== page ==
On day two of Manchester Film Festival it was an honour to witness the world premier of Across the River. A remarkable achievement in filmmaking given the micro budget the crew had, it goes to show that millions of pounds isn’t a requirement for making a heartwarming movie packing an emotional punch.
The story begins when Emma and Ryan bump into each other on the side of the River Thames. Emma, a highly regarded lawyer and Ryan, seen on a tiny stretch of beach making sand art. Director Warren Malone is quick to convey the stark differences between the two, while also illustrating the tangible chemistry that is present. On paper they shouldn’t possibly work yet we learn of a long passed relationship, ended when Ryan just left one day without a trace. Their feelings of love, hate, anger, inadequacy, happiness and the lack of are explored during the film. A process that would normally take weeks if not months is condensed into the single day the film takes place. This is due to a tube strike in London and Emma, desperately trying to get home for her daughter’s birthday which she missed through work, reluctantly enlists the help of Ryan as her travel guide.
Enough time has passed for Emma to find someone else, get married and have two kids but still her feelings towards Ryan remain. The thoughts of what used to be almost lead her into temptation, however each time she realises what she would lose. This is where Across the River sets itself apart from more fantastical romance films. Emma and Ryan don’t just get together and screw the consequences. You don’t spend years creating a life to just throw it away for an old romance after just one day. It’s this grounding that makes the film more accessible. Love isn’t all sunshine and rainbows, sometimes it’s regret and sorrow too.
A surprising fact to learn is that aside from the general story arc and a select few lines the entire dialogue was improvised. This is a brave decision that gives both positive and negative results. For instance the chemistry between the two characters feels human, through the laughs they share and the arguments that attempt to ruin the encounter. The process becomes more natural, allowing the cast to make the roles their own. That said it does present the very real issue of pacing. There is alternation between a sense of urgency and a need to relax and enjoy the present without any explanation as to why each is used at any given moment. Unfortunately a large number of viewers will be turned off by this, which really is a shame as the premise has lots of potential.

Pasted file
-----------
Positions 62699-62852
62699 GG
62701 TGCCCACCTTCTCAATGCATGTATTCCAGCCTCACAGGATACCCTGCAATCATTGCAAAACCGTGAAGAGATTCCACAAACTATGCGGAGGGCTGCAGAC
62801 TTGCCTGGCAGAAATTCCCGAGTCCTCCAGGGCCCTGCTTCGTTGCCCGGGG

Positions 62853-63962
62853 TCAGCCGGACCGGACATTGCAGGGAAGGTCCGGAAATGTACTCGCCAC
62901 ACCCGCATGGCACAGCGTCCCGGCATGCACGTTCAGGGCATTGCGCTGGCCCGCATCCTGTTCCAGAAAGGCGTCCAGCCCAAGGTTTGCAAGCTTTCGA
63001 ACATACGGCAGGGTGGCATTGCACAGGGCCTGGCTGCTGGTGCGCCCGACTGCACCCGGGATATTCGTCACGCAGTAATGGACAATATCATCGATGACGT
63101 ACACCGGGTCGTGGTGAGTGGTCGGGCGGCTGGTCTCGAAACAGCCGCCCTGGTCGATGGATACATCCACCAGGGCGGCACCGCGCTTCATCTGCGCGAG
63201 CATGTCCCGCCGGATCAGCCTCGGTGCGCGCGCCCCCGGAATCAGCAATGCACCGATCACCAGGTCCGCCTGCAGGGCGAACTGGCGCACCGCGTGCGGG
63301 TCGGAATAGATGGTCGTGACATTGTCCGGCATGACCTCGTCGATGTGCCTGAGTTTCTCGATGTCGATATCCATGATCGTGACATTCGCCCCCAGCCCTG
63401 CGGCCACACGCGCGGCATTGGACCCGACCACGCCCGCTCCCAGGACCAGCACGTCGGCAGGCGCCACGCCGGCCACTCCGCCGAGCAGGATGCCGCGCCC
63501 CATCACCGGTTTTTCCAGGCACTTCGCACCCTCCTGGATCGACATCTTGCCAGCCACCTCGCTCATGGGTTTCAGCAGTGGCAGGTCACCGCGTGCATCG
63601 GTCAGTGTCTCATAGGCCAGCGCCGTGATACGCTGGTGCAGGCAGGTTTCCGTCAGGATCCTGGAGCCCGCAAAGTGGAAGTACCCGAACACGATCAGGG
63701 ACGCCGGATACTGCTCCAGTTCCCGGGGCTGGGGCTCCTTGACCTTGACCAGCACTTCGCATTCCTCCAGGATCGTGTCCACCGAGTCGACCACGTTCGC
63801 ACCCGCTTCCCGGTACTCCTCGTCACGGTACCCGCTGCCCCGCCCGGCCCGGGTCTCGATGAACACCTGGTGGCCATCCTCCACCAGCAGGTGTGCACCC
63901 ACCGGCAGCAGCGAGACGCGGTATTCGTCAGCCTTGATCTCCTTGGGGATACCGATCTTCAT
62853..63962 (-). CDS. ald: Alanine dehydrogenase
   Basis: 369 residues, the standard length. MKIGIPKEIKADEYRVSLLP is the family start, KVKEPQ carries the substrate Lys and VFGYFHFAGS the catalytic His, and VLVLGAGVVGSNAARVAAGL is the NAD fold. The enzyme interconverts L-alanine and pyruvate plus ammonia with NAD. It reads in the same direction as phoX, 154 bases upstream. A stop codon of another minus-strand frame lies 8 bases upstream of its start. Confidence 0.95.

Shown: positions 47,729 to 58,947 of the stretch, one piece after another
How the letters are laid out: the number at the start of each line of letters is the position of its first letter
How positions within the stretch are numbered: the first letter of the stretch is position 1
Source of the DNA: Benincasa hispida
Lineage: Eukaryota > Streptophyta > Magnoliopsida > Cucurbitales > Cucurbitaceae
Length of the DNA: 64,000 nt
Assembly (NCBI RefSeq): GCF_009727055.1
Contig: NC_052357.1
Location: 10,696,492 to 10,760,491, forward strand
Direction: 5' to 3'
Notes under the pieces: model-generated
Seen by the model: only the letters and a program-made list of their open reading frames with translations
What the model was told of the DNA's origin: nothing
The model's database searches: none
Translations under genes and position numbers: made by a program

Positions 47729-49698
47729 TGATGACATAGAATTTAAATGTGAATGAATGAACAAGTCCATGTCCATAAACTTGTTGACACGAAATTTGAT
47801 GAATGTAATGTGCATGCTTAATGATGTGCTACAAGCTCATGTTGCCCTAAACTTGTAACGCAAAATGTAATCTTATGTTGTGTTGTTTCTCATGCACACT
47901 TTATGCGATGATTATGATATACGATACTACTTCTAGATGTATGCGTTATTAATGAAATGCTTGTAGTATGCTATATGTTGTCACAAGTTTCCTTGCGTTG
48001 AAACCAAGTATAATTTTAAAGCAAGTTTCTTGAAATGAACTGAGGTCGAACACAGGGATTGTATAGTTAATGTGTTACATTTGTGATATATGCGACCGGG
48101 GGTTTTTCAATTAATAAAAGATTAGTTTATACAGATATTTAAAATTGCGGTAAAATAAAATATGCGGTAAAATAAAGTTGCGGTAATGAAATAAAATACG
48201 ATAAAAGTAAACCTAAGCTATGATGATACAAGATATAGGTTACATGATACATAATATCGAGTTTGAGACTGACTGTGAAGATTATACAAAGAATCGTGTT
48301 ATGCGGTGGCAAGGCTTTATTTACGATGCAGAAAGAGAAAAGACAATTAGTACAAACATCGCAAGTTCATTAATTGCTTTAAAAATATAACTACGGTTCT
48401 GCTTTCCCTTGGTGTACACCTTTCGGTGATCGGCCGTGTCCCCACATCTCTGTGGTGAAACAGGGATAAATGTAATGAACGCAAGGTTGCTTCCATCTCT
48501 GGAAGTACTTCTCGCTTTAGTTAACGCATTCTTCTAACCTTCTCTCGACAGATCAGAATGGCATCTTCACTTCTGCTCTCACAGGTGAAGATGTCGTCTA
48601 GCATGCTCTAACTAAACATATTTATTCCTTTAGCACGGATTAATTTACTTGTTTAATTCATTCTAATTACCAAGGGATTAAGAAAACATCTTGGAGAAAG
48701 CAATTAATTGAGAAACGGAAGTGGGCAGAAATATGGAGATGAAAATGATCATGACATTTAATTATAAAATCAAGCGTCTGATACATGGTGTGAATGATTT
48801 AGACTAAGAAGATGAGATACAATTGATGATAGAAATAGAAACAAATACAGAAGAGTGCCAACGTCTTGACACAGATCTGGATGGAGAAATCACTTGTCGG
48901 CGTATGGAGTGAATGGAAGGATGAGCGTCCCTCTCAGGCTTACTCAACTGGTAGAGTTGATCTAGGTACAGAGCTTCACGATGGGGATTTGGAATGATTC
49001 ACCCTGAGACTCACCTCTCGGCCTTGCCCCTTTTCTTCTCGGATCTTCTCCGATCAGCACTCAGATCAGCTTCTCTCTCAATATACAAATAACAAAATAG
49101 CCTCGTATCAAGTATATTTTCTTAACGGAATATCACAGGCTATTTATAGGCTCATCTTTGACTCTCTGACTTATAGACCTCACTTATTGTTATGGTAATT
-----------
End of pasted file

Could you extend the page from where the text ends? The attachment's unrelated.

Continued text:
Across the River delves into the idea of their love as the elephant in the room. An unspeakable bond they share regardless of how much time has passed. The elephant in the room for this film is that the substance just isn’t quite there to hold the audience for the whole duration. Complete improvisation is interesting as a concept but it requires perfect execution to create a truly great film, Malone falls short of great but his first feature length film is certainly a respectable effort.
Click here for a Q&A with the director and lead actress of Across the River